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Horse-trading on Euro league, Premiership leaders consolidate

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I’ve never known so many people to be keen to get to a game involving Motherwell as there are for tomorrow’s encounter at Celtic Park. Most of us haven’t been to a game since the marginally entertaining 3-3 Champions League draw last month.

Motherwell head a pack of six clubs all within three points of each other, with bottom of the table Partick Thistle just one point further behind at the bottom of the table. They are still in touch with fifth-placed Newco Rangers, who the Lanarkshire club could overhaul if results go their way this weekend, but the table is starting to look like a top five and bottom seven fight.

Each of the top four clubs, Celtic, Aberdeen, Hearts and St Johnstone, are at home against opposition no higher than 6th place Motherwell, so there’s every chance the leading group will extend their advantage.

You and I have been speaking about a European League since 2004. During that time the remoteness of the possibility has come and gone but it’s back on the agenda, with Copenhagen director, Anders Horsholt talking about the proposed league between Danish, Dutch, Scottish, Belgian, Swedish and Norwegian clubs.

This proposal would be enormously beneficial for all involved, the only thing that’s needed is sufficient will on the part of clubs to make it happen, but even within this group of potential beneficiaries there are sub-interests which could pull focus in different directions.

Celtic’s interests would be best served with access to a European-wide league, replacing domestic weekend leagues. They would be able to compete and grow into one of the world’s biggest clubs in this scenario. The same would be true of the bigger Dutch clubs, less so for the Danish, and even the Belgians.

What we now have for the first time is a consensus that some change needs to happen among the disenfranchised. I’d bite your hand off for a scenario along the lines of what Horsholt discussed, but you have to consider this possibility in context of what’s happening at the moment with the financially elite European clubs.

They too want change. A meritocratic-ally-earned Europe-wide structure replacing domestic leagues falls short of their mooted closed-franchise system, but not by much. And it’s a lot more deliverable.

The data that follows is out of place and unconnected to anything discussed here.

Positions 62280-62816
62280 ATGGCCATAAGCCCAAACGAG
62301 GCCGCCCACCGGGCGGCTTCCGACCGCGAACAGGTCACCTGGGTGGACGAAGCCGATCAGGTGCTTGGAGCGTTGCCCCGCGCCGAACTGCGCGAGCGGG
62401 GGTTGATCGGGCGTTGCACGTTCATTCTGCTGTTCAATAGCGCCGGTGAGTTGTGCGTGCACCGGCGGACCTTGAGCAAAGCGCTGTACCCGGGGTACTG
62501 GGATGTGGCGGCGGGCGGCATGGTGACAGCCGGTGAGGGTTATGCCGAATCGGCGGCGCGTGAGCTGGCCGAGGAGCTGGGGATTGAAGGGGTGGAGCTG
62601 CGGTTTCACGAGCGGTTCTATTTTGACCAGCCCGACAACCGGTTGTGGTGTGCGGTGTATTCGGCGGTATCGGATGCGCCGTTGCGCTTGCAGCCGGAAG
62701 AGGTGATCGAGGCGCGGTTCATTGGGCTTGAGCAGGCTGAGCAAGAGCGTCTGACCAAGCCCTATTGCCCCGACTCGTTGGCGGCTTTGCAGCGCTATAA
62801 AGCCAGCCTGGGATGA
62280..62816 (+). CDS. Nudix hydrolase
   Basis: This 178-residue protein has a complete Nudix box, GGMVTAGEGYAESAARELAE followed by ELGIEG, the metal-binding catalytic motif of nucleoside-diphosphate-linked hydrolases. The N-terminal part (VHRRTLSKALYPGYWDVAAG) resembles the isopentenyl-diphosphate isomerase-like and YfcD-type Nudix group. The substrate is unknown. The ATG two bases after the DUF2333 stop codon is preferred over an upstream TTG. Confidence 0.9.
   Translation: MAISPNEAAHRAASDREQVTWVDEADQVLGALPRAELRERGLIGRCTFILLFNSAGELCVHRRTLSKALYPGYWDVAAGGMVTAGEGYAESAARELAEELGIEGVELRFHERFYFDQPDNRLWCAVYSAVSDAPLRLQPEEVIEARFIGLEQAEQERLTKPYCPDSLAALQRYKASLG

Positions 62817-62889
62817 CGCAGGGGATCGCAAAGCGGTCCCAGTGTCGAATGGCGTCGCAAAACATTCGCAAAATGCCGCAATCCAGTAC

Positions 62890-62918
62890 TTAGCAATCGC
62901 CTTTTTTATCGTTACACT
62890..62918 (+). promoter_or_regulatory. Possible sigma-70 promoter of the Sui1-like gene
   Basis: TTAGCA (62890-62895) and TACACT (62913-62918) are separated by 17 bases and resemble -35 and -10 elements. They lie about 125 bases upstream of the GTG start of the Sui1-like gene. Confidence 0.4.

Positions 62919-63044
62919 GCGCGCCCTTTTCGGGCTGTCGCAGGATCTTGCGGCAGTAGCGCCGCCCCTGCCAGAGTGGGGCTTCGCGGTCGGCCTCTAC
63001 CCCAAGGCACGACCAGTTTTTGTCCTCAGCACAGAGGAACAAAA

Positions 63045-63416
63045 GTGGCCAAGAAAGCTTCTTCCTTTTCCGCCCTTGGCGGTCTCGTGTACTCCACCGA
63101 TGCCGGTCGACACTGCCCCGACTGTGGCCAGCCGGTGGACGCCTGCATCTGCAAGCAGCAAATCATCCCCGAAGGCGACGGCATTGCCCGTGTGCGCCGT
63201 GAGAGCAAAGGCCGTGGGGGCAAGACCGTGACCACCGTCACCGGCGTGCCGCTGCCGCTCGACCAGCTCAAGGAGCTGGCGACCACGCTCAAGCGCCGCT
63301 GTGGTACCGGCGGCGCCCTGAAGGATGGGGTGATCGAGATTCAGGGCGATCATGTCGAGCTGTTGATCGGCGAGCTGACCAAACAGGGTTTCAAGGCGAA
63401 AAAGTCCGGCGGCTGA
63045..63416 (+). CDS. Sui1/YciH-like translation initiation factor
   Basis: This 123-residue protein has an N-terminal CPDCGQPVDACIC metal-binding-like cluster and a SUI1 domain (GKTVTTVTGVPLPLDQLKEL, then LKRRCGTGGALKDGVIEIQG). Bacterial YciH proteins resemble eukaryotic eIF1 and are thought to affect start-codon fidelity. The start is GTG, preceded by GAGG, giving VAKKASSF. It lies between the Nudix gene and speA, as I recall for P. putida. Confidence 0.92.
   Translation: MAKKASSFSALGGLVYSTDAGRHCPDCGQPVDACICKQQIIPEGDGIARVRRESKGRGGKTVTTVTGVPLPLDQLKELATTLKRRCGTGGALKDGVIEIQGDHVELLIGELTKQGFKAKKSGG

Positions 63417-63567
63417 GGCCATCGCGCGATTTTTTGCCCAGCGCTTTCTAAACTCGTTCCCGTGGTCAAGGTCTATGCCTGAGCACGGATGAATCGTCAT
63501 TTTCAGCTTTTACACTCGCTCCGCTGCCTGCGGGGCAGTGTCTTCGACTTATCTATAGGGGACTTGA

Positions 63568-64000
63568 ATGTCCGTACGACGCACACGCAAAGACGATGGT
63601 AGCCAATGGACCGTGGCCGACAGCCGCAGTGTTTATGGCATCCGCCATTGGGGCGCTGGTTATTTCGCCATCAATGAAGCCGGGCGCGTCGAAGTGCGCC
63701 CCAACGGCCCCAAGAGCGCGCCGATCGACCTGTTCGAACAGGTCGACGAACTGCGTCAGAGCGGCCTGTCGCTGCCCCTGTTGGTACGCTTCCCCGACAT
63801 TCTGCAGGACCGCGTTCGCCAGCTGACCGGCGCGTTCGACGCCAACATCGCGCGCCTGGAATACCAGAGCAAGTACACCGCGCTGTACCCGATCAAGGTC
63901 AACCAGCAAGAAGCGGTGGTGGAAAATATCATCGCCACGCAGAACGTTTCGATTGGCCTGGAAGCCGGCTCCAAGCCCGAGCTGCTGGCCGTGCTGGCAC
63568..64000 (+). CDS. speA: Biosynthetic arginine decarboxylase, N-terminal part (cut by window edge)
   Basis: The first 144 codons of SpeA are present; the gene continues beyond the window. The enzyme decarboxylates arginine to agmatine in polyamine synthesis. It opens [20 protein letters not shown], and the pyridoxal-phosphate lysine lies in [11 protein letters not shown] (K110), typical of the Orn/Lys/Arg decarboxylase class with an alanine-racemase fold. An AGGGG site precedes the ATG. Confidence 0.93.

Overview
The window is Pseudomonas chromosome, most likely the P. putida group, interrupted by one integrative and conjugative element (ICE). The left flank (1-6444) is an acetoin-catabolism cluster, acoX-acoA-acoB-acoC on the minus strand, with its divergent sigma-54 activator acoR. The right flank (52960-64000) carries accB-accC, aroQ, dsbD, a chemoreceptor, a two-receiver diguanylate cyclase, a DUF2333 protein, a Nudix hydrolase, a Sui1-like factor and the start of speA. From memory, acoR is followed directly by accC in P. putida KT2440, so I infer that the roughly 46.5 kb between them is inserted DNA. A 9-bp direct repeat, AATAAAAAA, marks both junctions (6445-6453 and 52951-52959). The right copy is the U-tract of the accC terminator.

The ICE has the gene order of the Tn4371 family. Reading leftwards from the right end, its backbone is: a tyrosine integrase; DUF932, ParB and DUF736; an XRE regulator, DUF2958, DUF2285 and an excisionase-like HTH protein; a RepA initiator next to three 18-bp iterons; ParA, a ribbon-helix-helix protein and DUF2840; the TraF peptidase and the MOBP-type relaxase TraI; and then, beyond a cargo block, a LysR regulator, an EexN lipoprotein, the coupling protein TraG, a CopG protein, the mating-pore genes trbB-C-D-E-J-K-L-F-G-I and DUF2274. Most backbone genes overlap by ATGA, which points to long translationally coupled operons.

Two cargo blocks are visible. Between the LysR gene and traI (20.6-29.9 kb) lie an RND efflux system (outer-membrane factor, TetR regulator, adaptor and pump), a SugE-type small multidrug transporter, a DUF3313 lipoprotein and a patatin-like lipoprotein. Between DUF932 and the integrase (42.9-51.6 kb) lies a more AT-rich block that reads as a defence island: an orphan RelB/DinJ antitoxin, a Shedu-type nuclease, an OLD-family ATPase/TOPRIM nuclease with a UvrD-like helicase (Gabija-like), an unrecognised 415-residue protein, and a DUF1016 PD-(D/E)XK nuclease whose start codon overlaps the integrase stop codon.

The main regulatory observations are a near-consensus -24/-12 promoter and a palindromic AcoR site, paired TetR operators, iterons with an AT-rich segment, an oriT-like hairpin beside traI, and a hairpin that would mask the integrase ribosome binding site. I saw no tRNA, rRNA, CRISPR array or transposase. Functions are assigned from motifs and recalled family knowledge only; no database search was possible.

This is all horse-trading for now, but there’s a lot of money sitting on the table, so change is inevitable.

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  1. Gerryfaethebrig on

    Gordon

     

    Tierney Gamboa jozo Erick

     

    Brown Henderson Sinclair forest Armstrong

     

    Dembelle

     

     

    Eye on Wednesday ?

  2. Looks like Lustig & Bitton nursing knocks as reported earlier in week.

     

    Good to see Liam getting a chance.

  3. I’d have gone with Dembelle and Griff up front, it’s only the Asda bigots we’re playing !!!!

  4. Neganon2

     

     

    I’m not ignoring your big picture I’m setting out mine.

     

     

    I recognise that sectarianism plays a part but it’s the bait to catch money not the reason things are as they are.

     

     

    For your picture to be true the whole of Scotland needs to be immersed in sectarianism. My experience is that it’s not. It exists ok but I don’t believe it is the driving force you attribute to it.

     

     

    For my picture to be true you only need a few greedy human beings to use the sectarian bait to haul in the cash and I think in numbers terms that is a more realistic picture.

     

     

    Either way the result is distasterous for the good of the game and society.

  5. Stairheedrammy on

    Having ignored demands from a parking company for a private parking fine I now get one from an English debt? collection agency. What should I do

  6. Neganon2

     

     

    To make my point I don’t think attempts at keeping Rangers from insolvency in 2011 were driven by a sectarian SFA/SPL but by the fear of the financial impact of the loss to Scottish football of 50k customers and lower TV income.

     

     

    What pulls on 50k is sectarianism but that does not mean football authority is sectarian of itself.

     

     

    My point was the core belief of Scottish

     

    football industry that sectarianism pays.

     

     

    Events since 2011 more than suggest it doesnt and a new model/culture if you will, needs to be found on which to sell the game to the world.

     

     

    Playing entertaining football seems to be a crowd puller so why not start to use that as an objective and do everything we can to develop entertaining footballers?

  7. Stairheedrammy Stay calm and do nothing,not legally enforcable. For peace of mind go to a CAB office or afree legal place but do not engage with the debt collection agency or the parking ticket issuer,hope this helps. H H Hebcelt

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